Monday, 4 October 2010

Of horses and birds

Posted by Tania Kindersley.

It is so tempting to do politics, but I am afraid that there shall be politics all week, what with the Conservative Conference on a 24 hour loop, so I am going to spare you for one precious day.

I have been grumpy lately; over-tired, with an incipient cold, slightly depressed by a constant stream of bad news, from the shambolic Commonwealth Games, to the entire country of Ireland teetering on the brink of utter economic collapse, to the new terrorist threat. I fell into bad sleep patterns and suffered an inability to complete the most basic domestic task. There was a moment when all I did was watch The West Wing and dream that real-life politics might be like that. Where is heavenly Martin Sheen when we need him?

Then, for no apparent reason, I woke this morning at dawn with all hope renewed. I have no idea how this happens. I have made some small study of the human psyche, but I am always baffled by the flow and ebb of moods. My mind, which had been sluggish and recalcitrant, was suddenly filled with ideas: for the book, for the blog, for a new secret project. (It is always very important for me to have a secret project, I'm not sure why.) Not only that, I appeared to have recovered my ability to do practical things. I did the laundry, tidied my bathroom, ran errands, took my mother a present, had an excellent conversation with my stepfather about the Second World War, made chicken soup, and even completed an overdue and slightly dreaded telephone call.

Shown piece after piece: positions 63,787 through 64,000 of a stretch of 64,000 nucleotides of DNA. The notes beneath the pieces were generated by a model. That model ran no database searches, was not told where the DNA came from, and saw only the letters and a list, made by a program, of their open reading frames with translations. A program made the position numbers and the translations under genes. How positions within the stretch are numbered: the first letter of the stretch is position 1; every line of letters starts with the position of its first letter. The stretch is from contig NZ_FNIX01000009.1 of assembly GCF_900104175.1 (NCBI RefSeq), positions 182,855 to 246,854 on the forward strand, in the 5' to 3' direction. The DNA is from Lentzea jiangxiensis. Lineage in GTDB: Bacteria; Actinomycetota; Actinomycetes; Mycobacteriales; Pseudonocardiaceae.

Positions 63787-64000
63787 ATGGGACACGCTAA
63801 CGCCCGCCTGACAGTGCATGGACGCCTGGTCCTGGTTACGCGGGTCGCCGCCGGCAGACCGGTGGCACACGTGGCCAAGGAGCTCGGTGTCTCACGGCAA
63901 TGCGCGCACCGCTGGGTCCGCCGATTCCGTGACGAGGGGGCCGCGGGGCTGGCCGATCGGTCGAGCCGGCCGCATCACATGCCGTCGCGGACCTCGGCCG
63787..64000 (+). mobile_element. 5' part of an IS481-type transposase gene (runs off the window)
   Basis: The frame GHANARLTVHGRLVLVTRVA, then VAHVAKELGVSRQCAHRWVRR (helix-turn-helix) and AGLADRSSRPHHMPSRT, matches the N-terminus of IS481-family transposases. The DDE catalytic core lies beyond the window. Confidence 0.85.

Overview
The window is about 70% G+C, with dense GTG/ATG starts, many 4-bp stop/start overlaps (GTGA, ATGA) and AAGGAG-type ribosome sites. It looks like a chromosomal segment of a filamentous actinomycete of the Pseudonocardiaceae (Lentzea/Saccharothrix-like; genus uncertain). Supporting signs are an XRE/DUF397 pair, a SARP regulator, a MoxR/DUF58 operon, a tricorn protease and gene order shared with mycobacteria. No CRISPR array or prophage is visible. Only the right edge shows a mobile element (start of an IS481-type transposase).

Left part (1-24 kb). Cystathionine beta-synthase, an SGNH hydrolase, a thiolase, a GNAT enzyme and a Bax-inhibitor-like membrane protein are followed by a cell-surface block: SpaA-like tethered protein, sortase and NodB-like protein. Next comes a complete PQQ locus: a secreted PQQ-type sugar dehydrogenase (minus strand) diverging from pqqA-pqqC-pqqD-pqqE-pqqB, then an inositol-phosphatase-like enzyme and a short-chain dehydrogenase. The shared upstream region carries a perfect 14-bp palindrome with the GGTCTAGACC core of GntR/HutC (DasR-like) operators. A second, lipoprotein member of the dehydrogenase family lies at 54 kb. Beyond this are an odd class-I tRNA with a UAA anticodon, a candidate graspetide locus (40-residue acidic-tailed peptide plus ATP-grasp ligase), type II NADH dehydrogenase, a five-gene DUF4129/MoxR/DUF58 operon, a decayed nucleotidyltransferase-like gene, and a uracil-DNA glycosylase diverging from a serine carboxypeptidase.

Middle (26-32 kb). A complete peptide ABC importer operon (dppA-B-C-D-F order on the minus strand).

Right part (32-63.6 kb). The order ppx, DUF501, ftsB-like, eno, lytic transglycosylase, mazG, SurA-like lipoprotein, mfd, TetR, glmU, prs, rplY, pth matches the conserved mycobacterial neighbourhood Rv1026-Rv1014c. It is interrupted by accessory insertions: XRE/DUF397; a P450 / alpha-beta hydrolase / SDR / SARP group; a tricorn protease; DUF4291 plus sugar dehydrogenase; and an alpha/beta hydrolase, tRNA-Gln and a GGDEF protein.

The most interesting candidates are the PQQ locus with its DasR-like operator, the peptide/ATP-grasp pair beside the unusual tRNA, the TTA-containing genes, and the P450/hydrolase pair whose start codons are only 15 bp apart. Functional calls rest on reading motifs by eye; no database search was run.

When I come over all Pollyanna-ish, I like to mark the things in a day for which I am grateful. Today, the first thing was that I awoke to the sound of birdsong. It means nothing in the grand sweep of human experience; it's just my twittering avian cousins, probably expressing unworthy get off my patch sentiments; but all the same, it felt like a great gift. Many people wake to the sound of sirens or diggers or lorries; in inner cities, the dawn chorus is the crash and roar of rubbish trucks, the plaintive wail of car alarms, the tick and growl of the bus. I get birds, and the wind in the trees. I don't take that for granted.

I wonder if I have the animal kingdom to thank for my renewed vigour. I don't watch the flat racing much any more; it is such a ruthless commercial business now that it does not give me the same thrill as the jumping does. But since I was brought up in a flat stable as well as a National Hunt one, I occasionally go back to my roots and tune in for the really big races. Yesterday was the Arc De Triomphe, the last mighty championship of the season. It is famously a rough, tough race, requiring speed, stamina and a forensic ability to pick a way through the huge field. I very much wanted a horse called Workforce to win. He had romped away with the Derby in June, in magnificent style, smashing the course record and making everything else look ordinary. Then he finished a humiliating second last in his next outing, and has disappeared from the racecourse ever since. To get him back from such a rout would take a training performance of spectacular skill. I wanted to believe that he was a true champion, and he would show his great brilliance one last time, but hardly anyone else agreed with me. The odds were all stacked against him.